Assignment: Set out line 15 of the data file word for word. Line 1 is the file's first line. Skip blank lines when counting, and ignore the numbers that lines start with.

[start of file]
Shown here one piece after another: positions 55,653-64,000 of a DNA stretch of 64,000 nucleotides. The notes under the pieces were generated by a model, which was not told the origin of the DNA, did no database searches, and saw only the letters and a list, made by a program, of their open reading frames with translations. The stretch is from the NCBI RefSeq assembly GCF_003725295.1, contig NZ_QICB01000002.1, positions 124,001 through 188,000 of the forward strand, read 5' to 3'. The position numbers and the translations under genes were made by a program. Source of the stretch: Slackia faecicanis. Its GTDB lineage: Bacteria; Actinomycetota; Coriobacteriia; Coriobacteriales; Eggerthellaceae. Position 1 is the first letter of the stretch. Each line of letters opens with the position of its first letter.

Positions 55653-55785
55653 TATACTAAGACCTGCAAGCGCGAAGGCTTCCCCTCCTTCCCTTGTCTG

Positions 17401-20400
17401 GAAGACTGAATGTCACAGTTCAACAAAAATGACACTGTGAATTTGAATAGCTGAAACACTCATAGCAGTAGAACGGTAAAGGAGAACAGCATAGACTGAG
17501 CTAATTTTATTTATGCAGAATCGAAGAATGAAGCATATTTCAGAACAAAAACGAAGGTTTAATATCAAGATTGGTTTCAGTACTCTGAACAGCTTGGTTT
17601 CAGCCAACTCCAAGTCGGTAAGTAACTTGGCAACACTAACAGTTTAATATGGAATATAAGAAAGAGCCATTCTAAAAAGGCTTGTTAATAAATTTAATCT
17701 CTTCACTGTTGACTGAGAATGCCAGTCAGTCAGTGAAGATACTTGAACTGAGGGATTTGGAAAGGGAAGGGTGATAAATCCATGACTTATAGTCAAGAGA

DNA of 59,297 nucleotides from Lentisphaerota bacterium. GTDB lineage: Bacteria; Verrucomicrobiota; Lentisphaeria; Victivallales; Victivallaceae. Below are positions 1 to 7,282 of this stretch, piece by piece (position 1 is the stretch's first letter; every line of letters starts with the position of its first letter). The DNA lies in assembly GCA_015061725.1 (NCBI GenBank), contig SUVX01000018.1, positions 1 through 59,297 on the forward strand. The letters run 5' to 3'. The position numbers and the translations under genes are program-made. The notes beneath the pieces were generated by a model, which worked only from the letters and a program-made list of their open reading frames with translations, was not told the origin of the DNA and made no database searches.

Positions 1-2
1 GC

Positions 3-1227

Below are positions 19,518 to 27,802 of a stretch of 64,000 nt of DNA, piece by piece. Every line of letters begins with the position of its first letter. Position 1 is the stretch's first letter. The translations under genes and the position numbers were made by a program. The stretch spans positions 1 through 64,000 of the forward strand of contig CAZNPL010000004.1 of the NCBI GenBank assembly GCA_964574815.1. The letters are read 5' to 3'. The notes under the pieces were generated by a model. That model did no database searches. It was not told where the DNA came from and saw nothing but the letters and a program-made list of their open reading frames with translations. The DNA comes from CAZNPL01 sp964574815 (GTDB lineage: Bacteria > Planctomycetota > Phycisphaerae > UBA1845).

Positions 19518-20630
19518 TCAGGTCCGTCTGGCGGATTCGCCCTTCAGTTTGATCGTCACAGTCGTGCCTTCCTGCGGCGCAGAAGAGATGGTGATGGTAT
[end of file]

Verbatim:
19518 TCAGGTCCGTCTGGCGGATTCGCCCTTCAGTTTGATCGTCACAGTCGTGCCTTCCTGCGGCGCAGAAGAGATGGTGATGGTAT